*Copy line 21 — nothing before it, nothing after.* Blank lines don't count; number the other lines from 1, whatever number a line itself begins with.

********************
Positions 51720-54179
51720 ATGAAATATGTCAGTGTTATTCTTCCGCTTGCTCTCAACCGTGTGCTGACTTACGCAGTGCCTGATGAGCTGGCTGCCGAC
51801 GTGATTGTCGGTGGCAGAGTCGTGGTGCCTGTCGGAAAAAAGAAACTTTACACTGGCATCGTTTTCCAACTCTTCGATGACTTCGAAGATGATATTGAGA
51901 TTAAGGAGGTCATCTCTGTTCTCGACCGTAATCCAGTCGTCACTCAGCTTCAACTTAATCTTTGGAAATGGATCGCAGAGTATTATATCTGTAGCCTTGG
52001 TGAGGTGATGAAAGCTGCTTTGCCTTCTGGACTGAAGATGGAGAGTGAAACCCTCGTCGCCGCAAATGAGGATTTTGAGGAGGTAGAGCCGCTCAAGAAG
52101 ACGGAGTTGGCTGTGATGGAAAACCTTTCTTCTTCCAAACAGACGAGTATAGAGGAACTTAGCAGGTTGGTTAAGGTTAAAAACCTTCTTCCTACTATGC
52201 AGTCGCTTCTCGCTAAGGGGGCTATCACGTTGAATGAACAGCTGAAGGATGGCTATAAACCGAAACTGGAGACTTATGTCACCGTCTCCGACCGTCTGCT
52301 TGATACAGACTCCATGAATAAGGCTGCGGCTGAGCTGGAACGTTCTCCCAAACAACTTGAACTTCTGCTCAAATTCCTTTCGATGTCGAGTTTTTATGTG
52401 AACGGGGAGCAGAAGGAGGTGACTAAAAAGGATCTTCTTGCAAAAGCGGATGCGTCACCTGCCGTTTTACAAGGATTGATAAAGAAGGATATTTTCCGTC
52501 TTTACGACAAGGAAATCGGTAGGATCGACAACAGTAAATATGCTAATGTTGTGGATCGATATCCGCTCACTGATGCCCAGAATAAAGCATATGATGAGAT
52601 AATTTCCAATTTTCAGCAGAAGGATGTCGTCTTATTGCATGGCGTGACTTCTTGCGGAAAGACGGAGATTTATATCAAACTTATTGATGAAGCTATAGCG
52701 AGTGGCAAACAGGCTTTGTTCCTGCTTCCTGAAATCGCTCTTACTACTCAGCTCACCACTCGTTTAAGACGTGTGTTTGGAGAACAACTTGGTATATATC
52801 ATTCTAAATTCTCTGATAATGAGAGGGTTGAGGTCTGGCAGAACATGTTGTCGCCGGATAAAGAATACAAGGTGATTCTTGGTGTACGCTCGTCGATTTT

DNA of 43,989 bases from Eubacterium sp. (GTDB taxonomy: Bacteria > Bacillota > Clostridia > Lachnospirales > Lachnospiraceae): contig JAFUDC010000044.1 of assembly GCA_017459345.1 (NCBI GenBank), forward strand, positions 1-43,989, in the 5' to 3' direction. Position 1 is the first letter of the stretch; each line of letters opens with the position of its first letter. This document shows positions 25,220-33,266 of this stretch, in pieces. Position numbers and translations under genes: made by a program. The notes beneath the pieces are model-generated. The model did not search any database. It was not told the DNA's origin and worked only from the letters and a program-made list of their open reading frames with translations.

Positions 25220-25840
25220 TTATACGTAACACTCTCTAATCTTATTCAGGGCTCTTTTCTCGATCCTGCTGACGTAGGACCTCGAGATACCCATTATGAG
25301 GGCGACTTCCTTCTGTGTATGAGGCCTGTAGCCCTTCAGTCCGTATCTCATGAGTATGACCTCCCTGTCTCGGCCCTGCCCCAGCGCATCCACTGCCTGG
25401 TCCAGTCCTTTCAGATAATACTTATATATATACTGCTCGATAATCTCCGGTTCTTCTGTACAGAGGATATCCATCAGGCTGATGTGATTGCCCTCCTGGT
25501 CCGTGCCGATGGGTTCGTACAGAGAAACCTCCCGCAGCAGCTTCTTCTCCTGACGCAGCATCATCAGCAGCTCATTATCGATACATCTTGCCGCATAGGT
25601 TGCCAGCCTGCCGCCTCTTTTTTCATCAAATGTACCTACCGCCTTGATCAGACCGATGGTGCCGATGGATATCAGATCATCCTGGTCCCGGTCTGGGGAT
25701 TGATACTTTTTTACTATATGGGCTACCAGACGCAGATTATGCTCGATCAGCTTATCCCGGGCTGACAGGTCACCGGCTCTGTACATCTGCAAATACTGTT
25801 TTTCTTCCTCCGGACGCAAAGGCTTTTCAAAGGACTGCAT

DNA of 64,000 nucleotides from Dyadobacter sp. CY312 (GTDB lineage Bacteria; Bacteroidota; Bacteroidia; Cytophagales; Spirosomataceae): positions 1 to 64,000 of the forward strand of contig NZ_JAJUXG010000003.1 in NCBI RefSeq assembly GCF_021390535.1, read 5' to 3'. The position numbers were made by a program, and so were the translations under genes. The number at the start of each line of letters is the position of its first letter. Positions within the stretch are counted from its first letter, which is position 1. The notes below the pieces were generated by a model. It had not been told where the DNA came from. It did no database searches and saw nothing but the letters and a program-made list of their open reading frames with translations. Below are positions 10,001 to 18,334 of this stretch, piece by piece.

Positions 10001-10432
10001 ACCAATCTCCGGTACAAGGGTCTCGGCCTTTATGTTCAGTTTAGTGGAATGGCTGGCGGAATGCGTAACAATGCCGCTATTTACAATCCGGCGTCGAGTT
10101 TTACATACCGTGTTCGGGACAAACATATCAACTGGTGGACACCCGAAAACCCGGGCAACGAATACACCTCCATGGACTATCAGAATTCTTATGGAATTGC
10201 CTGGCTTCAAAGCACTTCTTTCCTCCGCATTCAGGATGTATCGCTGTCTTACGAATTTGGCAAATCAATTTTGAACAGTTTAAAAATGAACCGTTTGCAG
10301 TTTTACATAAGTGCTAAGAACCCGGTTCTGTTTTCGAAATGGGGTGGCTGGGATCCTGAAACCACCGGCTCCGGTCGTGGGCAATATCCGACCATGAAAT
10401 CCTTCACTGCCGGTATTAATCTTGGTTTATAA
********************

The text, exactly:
25701 TGATACTTTTTTACTATATGGGCTACCAGACGCAGATTATGCTCGATCAGCTTATCCCGGGCTGACAGGTCACCGGCTCTGTACATCTGCAAATACTGTT